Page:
17 August 2006

The miracle of the rose

Before one of the Winslow Boy performaces, Chris gave each of us a lovely yellow-with-dark-pink-streaks rose, which I took home and plunked in a vase and put in my bedroom. My usual routine with flowers is too keep them until they dry out and then toss them in the compost where they will rejoin the great circle of plant life.

I used to keep a "rose mortuary" - all the rose heads in a big bowl - but it turns out that if the humidity levels tips the wrong way, a rose mortuary can turn pretty darn rank, which really drops the romance to a pretty sad level.

Anyway, Chris's rose dried very nicely and was still in its vase one day a couple of weeks ago when I was doing some cleaning and it seemed the right time to compost the little guy. As I was carrying the vase from my bedroom to the kitchen, I noticed that the stem had dried so thoroughly that it had turned black. Or, rather, was starting to turn black starting at the flower and heading south and starting at the bottom and heading north. I'm used to seeing very dark green stems and flowers that are so dark red that they look black, but I don't remember seeing a truly black stem before.

Well, just as I was going to dump the water down the drain and cut the rose into small pieces to fit into my little compost bin in the freezer ... The Miracle of the Rose was revealed unto me. I noticed that just below the black area was a tiny new twig/leaf, maybe a half-inch long, with the leaf being nearly doll-house small. As one is supposed to do when a miracle is revealed unto one, I stood there slack-jawed and stared at it. I tried very, very hard to find some kind of resemblance to an important religious figure or the even more important Elvis, but such was denied to me. The new growth looked like --- a twig and a leaf. I checked the bottom of the stem and there were two itsy-bitsy-teensy-weensy little roots. But actual roots!

So while acting very casual, so as not to scare the rose, I decided to see if it would really grow if I continued to give it the same "care" as I had provided before. I rinsed out the vase and put the rose in a small (but clean, something the vase could not in good conscience claim at that point) water glass with enough water to cover the root-ettes and put it on the bookcase in the dining room window where it will receive some (mostly indirect) sun everyday.

There's already a geranium there that the neighborhood church gave me when I moved into the condo, and it seems to be a pretty plant-friendly window. The Chinese Evergreen that I brought back from the near-dead spent many happy months convalescing on that bookcase. (It was nearly dead because it didn't enjoy its first few months in the condo, probably because I did something stupid with it.)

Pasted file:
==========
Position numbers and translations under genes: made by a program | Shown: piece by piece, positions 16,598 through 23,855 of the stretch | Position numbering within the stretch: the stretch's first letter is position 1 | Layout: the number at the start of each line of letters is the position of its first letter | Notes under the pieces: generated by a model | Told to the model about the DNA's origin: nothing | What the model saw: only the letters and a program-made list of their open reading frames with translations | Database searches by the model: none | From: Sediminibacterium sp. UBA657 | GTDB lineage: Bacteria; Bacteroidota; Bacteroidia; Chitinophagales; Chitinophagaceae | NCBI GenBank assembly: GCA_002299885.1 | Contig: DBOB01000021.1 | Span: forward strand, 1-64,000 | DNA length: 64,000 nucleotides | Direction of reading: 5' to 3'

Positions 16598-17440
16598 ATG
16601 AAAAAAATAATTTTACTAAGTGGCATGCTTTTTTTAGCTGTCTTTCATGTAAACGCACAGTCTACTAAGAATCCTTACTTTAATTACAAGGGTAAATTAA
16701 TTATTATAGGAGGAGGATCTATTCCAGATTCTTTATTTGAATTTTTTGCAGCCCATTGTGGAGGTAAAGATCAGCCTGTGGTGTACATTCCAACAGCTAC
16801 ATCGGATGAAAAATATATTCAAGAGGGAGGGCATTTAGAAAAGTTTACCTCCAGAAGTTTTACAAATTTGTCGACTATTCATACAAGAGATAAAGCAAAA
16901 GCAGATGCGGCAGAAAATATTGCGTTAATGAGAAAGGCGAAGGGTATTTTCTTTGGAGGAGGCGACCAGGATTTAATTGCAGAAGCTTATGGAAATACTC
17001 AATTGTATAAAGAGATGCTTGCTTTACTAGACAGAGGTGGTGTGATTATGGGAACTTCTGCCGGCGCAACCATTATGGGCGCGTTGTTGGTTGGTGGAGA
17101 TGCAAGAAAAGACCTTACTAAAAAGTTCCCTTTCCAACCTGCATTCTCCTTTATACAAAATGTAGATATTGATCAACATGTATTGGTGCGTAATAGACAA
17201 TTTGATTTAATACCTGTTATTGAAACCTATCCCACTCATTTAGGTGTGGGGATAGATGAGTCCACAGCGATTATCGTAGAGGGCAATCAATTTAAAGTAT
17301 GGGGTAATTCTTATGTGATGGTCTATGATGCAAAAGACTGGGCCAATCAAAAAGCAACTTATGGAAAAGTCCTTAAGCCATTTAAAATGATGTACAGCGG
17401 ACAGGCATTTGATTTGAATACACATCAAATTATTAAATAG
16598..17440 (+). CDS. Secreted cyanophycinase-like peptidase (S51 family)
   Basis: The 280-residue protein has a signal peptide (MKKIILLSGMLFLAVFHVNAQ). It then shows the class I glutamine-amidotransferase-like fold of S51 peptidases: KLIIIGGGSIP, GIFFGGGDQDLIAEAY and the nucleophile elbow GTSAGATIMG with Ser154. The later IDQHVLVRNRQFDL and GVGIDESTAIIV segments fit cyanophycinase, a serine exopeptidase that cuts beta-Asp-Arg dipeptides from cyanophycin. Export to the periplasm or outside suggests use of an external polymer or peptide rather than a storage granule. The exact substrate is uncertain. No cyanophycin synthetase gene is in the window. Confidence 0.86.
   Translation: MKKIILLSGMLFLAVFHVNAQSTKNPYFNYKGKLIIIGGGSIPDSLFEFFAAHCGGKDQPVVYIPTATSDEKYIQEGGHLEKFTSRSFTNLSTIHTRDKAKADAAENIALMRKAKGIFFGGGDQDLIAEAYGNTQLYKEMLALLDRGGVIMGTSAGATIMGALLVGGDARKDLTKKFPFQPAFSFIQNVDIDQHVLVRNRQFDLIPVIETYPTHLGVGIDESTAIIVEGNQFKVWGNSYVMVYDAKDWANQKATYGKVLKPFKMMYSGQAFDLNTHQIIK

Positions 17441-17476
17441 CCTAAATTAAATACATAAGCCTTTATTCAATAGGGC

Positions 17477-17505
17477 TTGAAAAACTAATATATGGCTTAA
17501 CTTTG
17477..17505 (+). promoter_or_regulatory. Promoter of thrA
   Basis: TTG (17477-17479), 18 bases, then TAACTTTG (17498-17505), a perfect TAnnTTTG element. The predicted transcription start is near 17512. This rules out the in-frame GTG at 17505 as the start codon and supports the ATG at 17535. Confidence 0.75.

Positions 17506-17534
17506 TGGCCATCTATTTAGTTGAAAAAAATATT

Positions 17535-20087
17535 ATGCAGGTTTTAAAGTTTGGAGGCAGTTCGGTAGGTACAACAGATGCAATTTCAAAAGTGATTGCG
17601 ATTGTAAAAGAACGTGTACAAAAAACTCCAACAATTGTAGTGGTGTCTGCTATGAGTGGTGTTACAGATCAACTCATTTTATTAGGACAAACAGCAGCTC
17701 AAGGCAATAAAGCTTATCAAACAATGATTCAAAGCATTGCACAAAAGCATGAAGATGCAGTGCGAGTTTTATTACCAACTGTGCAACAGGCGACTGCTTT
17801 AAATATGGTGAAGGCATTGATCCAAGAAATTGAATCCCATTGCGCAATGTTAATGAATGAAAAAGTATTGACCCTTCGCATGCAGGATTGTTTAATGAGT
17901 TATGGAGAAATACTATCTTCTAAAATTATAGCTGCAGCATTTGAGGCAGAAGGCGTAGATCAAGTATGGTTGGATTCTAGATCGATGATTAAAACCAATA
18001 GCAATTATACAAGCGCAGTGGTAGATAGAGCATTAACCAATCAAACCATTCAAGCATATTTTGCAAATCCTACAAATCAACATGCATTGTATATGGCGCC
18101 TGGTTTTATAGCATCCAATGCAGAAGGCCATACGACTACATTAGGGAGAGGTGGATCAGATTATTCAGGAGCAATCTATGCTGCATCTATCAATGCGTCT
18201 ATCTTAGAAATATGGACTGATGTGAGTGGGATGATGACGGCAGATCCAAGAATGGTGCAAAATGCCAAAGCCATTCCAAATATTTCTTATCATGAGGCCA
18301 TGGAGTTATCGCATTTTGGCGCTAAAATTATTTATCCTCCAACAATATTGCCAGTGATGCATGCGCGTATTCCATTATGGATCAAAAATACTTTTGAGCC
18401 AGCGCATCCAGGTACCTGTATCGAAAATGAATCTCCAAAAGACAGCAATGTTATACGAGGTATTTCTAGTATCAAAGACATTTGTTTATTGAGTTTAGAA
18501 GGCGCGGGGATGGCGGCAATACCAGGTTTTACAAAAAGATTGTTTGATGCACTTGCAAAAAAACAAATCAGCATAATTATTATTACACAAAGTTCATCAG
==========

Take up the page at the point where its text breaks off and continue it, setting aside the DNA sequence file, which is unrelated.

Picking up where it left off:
And just as I was thinking "I'll leave the dried petals on because they're still pretty," I slightly knocked the rose against the little shelf over the sink and each and every petal fell off. Such is the gentle humor of the rose.

For now, the rose seems pretty happy on the bookcase. The roots remain pretty tiny but the black has stopped and now there are more twigs and leaves.

Any day now I will start dithering about what, if anything, I should add to the water. One of those packets of cut flower food that one gets with cut flowers? Rooting solution? (I think I have some. Maybe.) I don't have a handy willow tree to make "willow water," but the chemical in question is also in aspirin, so maybe I should drop a ground-up aspirin in the water? Or maybe I should just stick it in some potting soil and pop a plastic bag over it so that visitors will think that I don't know that plastic bags are not toys. Hmmmm.

If any of you out there are reading this and thinking "no, no, no, you silly girl, you'll kill it that way" and have a better suggestion or two, I'd love to hear them.

If the rose remains alive and leafy, it will join the other long-term residents of the container garden on the patio next spring. Maybe one day it will bloom.

And the next time I'm home, I'll play Cyndi Lauper's cover of "La vie en rose" to encourage the little thing. Or maybe even track down Edith Piaf's original for extra encouragement.

And life will always be la vie en rose.....

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